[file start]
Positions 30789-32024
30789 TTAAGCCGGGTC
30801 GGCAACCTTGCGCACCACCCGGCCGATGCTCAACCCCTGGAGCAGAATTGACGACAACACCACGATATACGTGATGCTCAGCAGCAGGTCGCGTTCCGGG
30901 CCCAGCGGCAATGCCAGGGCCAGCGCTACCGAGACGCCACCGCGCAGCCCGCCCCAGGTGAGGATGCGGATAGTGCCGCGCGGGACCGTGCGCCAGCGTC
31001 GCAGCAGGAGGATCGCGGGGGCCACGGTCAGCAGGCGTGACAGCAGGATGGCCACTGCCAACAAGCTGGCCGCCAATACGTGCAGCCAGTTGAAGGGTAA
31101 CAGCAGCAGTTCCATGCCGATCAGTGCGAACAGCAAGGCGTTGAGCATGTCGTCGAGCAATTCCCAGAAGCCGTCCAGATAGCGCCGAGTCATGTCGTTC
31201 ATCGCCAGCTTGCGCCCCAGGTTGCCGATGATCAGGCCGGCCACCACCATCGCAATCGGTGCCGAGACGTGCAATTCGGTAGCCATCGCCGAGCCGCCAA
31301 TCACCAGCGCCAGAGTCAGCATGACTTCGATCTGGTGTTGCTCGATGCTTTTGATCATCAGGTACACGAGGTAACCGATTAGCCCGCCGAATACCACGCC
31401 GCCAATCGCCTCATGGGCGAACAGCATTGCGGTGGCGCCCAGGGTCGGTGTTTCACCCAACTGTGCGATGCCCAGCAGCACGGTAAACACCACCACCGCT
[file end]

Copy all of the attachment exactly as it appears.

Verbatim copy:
Positions 30789-32024
30789 TTAAGCCGGGTC
30801 GGCAACCTTGCGCACCACCCGGCCGATGCTCAACCCCTGGAGCAGAATTGACGACAACACCACGATATACGTGATGCTCAGCAGCAGGTCGCGTTCCGGG
30901 CCCAGCGGCAATGCCAGGGCCAGCGCTACCGAGACGCCACCGCGCAGCCCGCCCCAGGTGAGGATGCGGATAGTGCCGCGCGGGACCGTGCGCCAGCGTC
31001 GCAGCAGGAGGATCGCGGGGGCCACGGTCAGCAGGCGTGACAGCAGGATGGCCACTGCCAACAAGCTGGCCGCCAATACGTGCAGCCAGTTGAAGGGTAA
31101 CAGCAGCAGTTCCATGCCGATCAGTGCGAACAGCAAGGCGTTGAGCATGTCGTCGAGCAATTCCCAGAAGCCGTCCAGATAGCGCCGAGTCATGTCGTTC
31201 ATCGCCAGCTTGCGCCCCAGGTTGCCGATGATCAGGCCGGCCACCACCATCGCAATCGGTGCCGAGACGTGCAATTCGGTAGCCATCGCCGAGCCGCCAA
31301 TCACCAGCGCCAGAGTCAGCATGACTTCGATCTGGTGTTGCTCGATGCTTTTGATCATCAGGTACACGAGGTAACCGATTAGCCCGCCGAATACCACGCC
31401 GCCAATCGCCTCATGGGCGAACAGCATTGCGGTGGCGCCCAGGGTCGGTGTTTCACCCAACTGTGCGATGCCCAGCAGCACGGTAAACACCACCACCGCT